With stolen top-secret technology, terrorists have created a next-generation Universal Soldier - an elite fighter genetically altered into a programmable killing machine. With this "UniSol" (Former UFC Heavyweight Champion Andrei "The Pitbull" Arlovski) leading the way, they seize the crippled Chernobyl nuclear reactor, threatening to unleash a lethal radioactive cloud. The only one who can stop them is Luc Deveraux (Jean-Claude Van Damme), a UniSol who's been decommissioned for years. Reactivated and retrained, Deveraux must make a full-out assault on the heavily armed fortress. But inside, he'll discover not one but two of these virtually indestructible warriors. Andrew Scott (Dolph Lundgren), Deveraux's vicious UniSol enemy from the original Universal Soldier, has been secretly reanimated and upgraded. Now, these elite fighters are locked, loaded and programmed to kill; and the fate of millions hinges on this high-action showdown.
Universal Soldier: Regeneration
is a rare sequel that far outstrips the original. A small terrorist group seizes the Chernobyl nuclear reactor, threatening to release a toxic cloud. A military squad is sent in--and decimated by a new and more lethal "UniSol" (played by former UFC Heavyweight Champion Andrei "The Pit Bull" Arlovski). Desperate, the American military forces the decommissioned UniSol Luc Devereaux (Jean-Claude Van Damme) to revert back to a killing machine--even though the consequences to his damaged psyche could be severe… and dangerous. But the standard plot isn't what makes Universal Soldier: Regeneration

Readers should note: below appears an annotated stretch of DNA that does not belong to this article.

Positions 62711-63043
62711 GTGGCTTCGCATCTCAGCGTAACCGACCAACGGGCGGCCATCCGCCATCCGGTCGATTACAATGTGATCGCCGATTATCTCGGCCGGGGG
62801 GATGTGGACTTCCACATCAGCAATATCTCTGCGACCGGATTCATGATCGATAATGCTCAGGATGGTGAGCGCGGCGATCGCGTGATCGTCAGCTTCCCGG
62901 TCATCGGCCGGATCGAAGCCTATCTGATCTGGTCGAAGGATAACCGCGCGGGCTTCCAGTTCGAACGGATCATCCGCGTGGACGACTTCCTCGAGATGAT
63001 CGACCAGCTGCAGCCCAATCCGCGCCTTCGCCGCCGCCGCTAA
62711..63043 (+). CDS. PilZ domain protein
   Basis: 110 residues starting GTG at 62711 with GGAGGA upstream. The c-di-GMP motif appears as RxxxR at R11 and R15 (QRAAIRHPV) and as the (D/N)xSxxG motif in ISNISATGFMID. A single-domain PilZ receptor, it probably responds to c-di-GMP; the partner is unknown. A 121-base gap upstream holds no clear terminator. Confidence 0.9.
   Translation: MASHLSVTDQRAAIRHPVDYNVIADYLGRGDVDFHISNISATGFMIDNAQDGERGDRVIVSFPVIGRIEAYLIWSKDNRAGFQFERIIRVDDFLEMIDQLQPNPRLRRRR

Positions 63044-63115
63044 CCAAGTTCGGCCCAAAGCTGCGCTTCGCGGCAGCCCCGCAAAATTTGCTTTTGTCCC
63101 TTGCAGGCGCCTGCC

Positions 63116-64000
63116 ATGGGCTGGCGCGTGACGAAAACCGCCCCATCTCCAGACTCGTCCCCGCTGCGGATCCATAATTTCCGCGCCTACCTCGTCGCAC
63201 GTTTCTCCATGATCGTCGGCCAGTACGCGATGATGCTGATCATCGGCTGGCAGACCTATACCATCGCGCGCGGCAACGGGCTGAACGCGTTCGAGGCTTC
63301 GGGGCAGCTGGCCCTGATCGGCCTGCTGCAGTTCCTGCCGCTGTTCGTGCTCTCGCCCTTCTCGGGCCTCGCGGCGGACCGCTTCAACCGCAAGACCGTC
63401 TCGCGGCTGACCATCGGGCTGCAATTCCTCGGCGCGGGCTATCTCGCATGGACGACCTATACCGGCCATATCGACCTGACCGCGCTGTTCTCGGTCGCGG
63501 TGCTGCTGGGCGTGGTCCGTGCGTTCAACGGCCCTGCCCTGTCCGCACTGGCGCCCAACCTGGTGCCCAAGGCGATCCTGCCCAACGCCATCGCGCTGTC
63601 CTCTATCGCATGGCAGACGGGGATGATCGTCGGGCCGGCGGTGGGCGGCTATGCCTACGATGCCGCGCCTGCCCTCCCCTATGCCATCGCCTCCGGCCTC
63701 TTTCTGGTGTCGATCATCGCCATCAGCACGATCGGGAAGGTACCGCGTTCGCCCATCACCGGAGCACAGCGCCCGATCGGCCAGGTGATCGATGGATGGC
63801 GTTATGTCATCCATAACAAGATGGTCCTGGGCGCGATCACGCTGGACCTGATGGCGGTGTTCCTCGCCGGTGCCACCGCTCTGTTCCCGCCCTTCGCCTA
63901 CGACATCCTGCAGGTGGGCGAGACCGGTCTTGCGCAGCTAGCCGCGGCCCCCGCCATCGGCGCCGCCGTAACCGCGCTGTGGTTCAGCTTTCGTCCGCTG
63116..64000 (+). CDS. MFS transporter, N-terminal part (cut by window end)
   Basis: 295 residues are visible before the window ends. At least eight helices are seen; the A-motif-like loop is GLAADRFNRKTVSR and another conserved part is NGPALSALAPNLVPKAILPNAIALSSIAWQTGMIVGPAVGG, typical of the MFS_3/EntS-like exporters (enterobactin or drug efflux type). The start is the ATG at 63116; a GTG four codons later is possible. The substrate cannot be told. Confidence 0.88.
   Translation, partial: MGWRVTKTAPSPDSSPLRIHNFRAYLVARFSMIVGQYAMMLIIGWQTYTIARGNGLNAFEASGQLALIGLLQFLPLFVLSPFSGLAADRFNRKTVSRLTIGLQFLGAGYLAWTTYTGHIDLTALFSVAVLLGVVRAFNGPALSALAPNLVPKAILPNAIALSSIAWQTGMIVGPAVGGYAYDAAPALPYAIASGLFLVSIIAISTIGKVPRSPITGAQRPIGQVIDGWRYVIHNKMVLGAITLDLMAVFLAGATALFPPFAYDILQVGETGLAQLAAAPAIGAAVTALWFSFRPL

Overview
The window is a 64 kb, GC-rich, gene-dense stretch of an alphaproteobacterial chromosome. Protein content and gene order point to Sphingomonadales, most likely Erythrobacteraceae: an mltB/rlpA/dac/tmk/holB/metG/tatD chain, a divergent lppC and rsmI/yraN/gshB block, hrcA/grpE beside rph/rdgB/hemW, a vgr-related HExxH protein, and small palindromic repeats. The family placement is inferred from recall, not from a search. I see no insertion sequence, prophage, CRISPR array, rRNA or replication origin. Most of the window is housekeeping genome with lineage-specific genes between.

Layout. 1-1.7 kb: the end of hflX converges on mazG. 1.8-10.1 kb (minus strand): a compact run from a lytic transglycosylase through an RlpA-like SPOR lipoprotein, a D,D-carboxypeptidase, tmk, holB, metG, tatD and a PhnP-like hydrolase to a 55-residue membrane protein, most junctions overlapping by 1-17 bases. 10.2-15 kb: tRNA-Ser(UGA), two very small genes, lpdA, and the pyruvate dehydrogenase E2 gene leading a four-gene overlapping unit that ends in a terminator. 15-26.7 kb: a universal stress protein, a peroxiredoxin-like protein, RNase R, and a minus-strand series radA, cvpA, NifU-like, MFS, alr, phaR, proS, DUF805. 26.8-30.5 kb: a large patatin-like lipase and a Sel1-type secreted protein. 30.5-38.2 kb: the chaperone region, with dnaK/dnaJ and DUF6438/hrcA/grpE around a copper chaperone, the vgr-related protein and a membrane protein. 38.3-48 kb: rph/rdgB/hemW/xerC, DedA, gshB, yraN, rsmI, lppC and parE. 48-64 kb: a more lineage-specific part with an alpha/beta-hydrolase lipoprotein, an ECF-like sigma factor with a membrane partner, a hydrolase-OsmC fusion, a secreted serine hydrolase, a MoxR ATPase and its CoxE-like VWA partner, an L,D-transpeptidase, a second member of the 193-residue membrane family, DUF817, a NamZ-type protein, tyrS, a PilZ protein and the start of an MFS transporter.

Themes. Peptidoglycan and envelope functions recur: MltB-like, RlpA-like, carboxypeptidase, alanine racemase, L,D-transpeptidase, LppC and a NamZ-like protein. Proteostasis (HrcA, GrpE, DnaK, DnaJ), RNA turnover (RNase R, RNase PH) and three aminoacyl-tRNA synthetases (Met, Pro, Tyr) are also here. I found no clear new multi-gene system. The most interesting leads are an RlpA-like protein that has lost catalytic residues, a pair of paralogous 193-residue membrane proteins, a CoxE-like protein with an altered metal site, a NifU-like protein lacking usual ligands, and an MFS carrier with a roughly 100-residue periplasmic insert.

so much better than its predecessors (incidentally, you don't need to see the earlier films to enjoy this one). The movie looks better (thanks in large part to superb cinematography by Peter Hyams, who directed Van Damme in Timecop
); the script is skillfully written, with well-drawn characters and dialogue that actually sounds like human beings speaking; and the fighting, rather than being absurdly spectacular, is gritty and brutal--director John Hyams (Peter's son) has made documentaries about mixed martial arts fighters and clearly understands that real combat isn't about backflips and whirling kicks but vicious hitting. Van Damme has always had an odd vulnerability; he's a soulful action hero, and this sense of inner sadness lends a strange gravity to the stakes. Dolph Lundgren, who also repeats his previous role as a malevolent UniSol, gives a brief but unnerving performance. Universal Soldier: Regeneration
is a gripping action thriller that sneaks in moral ambiguity and stealthy questions about free will--all in all, an unexpected and welcome pleasure. --Bret Fetzer